The Subaltern

Lieutenant Colonel Frank Creighton †
1st (Western Ontario) BattalionCreighton

On arrival of the H.Q. Staff of the 8th Battalion at Lt. Col. Creighton’s dugout, a very large calibre shell completely demolished the H.Q. Dugout burying Staffs of both regiments. Lt. Col. Creighton received wounds from which he never recovered consciousness. In this the Division lost a good Officer who had done valuable work that day.

(Gen. Lipsett, 2nd Brig. War Diary, 15 June 1916, 24)

Frank Albro Legion Creighton was born on 6 February 1875 in Dartmouth, Nova Scotia. At the outbreak of the Great War, he was a civil engineer living in Winnipeg. He enlisted in the 1st Battalion as a lieutenant and was promoted to second-in-command in the field. After Lieutenant Colonel F. W. Hill took over the 9th Infantry Brigade, Creighton assumed command of the Western Ontario battalion on 24 January 1916.

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The Hotelman

Lieutenant Colonel “Big Nick” Nicholson
Nicholson  &
Lieutenant M. Stewart NicholsonNicholson_MS251st (Goodfellows) Battalion

Col. Nicholson said he had believed he could raise a battalion, and had offered to try to do so. He felt confident, from the results that had attended his effort, that he would succeed.

(Winnipeg Tribune, 16 Jan 1917, 7)

Popularly known as Big Nick, George Henry Nicholson was manager of the Clarington Hotel in Winnipeg. He was born in Woodburn, Canada West on 25 April 1863. He had belonged to the 13th Regiment in Hamilton before moving to Manitoba in 1909. In September 1916, Nicholson received authorization to raise the 251st Battalion.

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The Independent

Brigadier General Hugh Dyer, D.S.O.
5th (Western Cavalry) BattalionDyer

I thank you for the unanimity with which you have chosen me as your candidate, for without unanimity we cannot get anywhere. Let there be no mistake. I am not agreeing to run as the representative of any particular party. I am not agreeing to run as a representative of any one class or sect. I will not be tied to any hitching ropes. I will not be haltered by any party. If you elect me, you will elect Hugh Dyer. If that is satisfactory to you, I, on my part, pledge myself to do everything in my power in your interests, and will not spare myself as your representative in the house of commons.

(Dyer speech, Winnipeg Tribune, 21 Oct 1921, 2)

Nicknamed “Daddy Dyer” by his men, Hugh Marshall Dyer was the second CO of the 5th Battalion and commander of the 7th Infantry Brigade. Born in Kingstown, Ireland on 28 January 1861, he immigrated to Manitoba in 1881 and built a farm in Minnedosa where he lived for the rest of his life.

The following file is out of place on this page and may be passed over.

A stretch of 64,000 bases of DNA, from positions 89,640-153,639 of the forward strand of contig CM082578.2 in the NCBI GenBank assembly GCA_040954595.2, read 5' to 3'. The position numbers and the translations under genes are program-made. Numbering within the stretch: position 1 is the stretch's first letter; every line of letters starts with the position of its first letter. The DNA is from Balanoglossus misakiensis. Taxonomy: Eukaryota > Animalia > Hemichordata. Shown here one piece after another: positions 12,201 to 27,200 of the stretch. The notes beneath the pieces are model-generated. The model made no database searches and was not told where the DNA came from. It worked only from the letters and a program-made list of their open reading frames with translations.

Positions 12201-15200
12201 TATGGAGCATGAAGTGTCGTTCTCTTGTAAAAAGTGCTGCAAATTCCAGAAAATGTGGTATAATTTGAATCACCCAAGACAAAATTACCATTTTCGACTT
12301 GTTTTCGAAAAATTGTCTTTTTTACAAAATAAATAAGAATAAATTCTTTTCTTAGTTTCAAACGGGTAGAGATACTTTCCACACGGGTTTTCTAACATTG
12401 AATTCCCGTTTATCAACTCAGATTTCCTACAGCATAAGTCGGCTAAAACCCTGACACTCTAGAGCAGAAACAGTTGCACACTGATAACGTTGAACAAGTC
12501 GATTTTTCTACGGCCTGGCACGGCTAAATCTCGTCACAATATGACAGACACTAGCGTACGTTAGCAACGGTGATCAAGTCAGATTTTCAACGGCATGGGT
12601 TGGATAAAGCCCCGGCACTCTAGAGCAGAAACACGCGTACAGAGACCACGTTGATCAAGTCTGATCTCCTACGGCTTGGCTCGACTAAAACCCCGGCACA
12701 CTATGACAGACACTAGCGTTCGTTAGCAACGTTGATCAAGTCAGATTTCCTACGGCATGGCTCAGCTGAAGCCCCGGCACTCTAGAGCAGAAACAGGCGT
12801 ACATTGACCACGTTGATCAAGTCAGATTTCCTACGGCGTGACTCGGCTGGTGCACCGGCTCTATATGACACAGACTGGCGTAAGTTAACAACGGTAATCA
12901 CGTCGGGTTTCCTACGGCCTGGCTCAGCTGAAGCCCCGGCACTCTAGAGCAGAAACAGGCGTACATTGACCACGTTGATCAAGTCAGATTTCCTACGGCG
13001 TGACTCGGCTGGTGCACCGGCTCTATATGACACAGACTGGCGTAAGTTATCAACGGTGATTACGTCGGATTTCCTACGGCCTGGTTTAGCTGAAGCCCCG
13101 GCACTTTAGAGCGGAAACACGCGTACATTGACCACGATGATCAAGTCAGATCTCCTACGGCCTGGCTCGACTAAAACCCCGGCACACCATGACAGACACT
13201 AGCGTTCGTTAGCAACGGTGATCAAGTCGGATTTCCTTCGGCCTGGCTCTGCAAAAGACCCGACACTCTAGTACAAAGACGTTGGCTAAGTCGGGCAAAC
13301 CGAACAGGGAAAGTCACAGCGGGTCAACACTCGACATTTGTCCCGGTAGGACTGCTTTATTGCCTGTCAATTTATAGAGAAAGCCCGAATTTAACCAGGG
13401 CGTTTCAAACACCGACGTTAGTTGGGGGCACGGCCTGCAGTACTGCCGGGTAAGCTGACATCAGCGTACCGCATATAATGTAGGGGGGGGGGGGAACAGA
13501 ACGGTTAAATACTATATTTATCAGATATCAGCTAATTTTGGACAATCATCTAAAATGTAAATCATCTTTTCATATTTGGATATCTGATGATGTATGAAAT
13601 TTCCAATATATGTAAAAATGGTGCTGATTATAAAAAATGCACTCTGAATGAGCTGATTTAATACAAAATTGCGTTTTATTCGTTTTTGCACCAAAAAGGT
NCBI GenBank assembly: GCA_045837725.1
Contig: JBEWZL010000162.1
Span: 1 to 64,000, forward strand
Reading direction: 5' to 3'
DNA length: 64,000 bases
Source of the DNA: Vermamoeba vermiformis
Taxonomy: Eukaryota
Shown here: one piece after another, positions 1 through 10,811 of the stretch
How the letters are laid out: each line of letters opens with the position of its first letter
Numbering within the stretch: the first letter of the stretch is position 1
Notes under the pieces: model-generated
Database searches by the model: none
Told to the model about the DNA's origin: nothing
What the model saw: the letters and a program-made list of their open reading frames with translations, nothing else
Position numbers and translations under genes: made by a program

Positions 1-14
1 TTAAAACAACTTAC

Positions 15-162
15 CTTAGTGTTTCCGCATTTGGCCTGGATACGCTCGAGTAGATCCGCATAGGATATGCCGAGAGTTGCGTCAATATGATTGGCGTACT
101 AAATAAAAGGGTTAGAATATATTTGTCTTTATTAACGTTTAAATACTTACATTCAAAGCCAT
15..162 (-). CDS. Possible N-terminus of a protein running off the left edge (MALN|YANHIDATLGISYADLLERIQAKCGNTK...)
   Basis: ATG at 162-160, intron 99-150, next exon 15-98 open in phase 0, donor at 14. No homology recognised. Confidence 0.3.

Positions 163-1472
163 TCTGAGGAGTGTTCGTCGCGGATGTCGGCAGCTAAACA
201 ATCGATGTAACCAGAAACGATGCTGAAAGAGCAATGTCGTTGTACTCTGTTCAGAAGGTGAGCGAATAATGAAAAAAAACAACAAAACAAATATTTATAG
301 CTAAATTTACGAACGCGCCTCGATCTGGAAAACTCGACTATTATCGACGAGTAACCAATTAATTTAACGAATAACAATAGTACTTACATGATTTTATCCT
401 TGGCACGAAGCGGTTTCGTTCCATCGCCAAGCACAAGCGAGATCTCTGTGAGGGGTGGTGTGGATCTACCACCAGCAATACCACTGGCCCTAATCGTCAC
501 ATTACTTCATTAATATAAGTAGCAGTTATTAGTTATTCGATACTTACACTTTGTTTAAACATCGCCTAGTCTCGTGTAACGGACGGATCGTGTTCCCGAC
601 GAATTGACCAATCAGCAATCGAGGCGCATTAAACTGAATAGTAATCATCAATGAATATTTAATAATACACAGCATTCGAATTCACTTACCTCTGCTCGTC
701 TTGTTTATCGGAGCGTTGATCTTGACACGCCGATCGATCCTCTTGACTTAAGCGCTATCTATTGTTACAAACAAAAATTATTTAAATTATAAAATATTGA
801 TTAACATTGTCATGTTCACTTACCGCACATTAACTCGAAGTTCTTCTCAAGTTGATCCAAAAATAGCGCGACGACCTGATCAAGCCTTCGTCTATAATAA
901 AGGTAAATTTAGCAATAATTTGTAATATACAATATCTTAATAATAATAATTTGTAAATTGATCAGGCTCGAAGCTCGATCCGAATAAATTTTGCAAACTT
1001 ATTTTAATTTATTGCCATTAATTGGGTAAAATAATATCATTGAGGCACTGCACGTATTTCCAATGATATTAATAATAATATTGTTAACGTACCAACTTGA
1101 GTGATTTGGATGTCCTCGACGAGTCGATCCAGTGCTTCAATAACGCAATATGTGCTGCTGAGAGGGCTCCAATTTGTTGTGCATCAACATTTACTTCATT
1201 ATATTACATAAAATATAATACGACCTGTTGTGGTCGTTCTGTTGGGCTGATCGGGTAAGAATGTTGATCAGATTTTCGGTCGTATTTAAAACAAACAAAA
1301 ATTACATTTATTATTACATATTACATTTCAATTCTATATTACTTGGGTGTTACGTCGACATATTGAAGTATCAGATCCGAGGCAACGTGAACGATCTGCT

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The Police Chief

Lieutenant Colonel James Kirkcaldy, D.S.O.
78th (Winnipeg Grenadiers) BattalionKirkcaldy

For conspicuous gallantry and resourceful leadership. When one of his companies was held up by machine-gun fire, he took charge and overcame the opposition. Later, by aggressive fighting, he got his battalion forward, and formed a defensive flank, using a rifle himself and directing machine–gun and trench-mortar fire, and drove the enemy from their positions. His courage and fighting spirit were an inspiration to all.

(Kirkcaldy D.S.O. Citation, London Gazette, July 1918, 133)

James Kirkcaldy was born in Abdie, Scotland on 18 May 1866. After serving for over seven years in the Imperial Forces, he immigrated to Canada in 1891 and settled in Brandon, Manitoba. Shortly thereafter, the six-foot Scotsman was appointed the town’s chief of police, a post he held for the next thirteen years (1892—1905). A former member of the 12th Manitoba Dragoons and serving major with the 99th Rangers, in August 1914, Kirkcaldy enlisted in Louis Lipsett’s 8th Battalion at the rank of major.

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The Bug

Lieutenant Colonel A. L. Saunders, D.S.O., M.C.
8th (90th Winnipeg Rifles) BattalionSaunders

At 1 PM on January 20th 1915, we fell in to march to Tidworth. Pte. Bug Saunders (afterwards Lt. Col. Saunders, D.S.O. and bar, M.C. and bar) distinguished himself by getting into a fight and appearing on parade with one eye closed.

(A. H. J. Andrews, Diary, Jan 1915)

Alec Laurence Saunders was born on 28 September 1888 in Kingston, Ontario. In September 1914, the five-foot-three and a half Winnipeg clerk enlisted as a private with the 6th Battalion. Four years later, he was commanding officer of the 8th Battalion for the final Hundred Days of the war. Although initially viewed skeptical for his short stature, Saunders, nicknamed Bug, quickly distinguished himself in battle.

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The Nazi-Watcher

Major K. C. Bedson
8th (90th Winnipeg Rifles) BattalionBedson